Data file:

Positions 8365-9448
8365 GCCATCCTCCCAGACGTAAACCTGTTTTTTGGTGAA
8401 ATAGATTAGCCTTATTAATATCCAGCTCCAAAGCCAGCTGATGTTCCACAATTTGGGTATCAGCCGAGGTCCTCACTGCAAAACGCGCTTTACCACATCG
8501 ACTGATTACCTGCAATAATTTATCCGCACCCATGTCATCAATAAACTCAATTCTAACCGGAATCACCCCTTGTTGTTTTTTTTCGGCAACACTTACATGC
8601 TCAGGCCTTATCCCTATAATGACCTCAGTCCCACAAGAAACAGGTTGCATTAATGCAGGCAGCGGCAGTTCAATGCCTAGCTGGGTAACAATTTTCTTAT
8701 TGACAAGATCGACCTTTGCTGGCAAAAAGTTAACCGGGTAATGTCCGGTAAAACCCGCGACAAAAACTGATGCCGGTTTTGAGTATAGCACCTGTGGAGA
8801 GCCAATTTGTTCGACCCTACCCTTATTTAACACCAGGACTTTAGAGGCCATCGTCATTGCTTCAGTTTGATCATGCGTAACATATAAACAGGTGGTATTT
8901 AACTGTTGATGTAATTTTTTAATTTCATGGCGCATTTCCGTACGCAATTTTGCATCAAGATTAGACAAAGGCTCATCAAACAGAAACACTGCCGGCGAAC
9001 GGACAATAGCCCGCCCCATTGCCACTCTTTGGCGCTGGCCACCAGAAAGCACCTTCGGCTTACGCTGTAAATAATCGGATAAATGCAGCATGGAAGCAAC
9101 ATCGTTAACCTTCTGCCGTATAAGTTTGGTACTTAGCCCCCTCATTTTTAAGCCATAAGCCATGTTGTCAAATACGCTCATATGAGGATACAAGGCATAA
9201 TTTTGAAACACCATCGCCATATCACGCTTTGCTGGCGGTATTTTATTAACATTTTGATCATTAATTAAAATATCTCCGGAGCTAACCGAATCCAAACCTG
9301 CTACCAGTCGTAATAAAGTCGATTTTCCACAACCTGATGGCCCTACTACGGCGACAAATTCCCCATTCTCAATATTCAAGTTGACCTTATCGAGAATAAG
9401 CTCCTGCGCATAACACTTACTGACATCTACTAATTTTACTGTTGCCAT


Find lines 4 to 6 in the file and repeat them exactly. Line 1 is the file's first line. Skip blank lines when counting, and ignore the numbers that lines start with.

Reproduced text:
8501 ACTGATTACCTGCAATAATTTATCCGCACCCATGTCATCAATAAACTCAATTCTAACCGGAATCACCCCTTGTTGTTTTTTTTCGGCAACACTTACATGC
8601 TCAGGCCTTATCCCTATAATGACCTCAGTCCCACAAGAAACAGGTTGCATTAATGCAGGCAGCGGCAGTTCAATGCCTAGCTGGGTAACAATTTTCTTAT
8701 TGACAAGATCGACCTTTGCTGGCAAAAAGTTAACCGGGTAATGTCCGGTAAAACCCGCGACAAAAACTGATGCCGGTTTTGAGTATAGCACCTGTGGAGA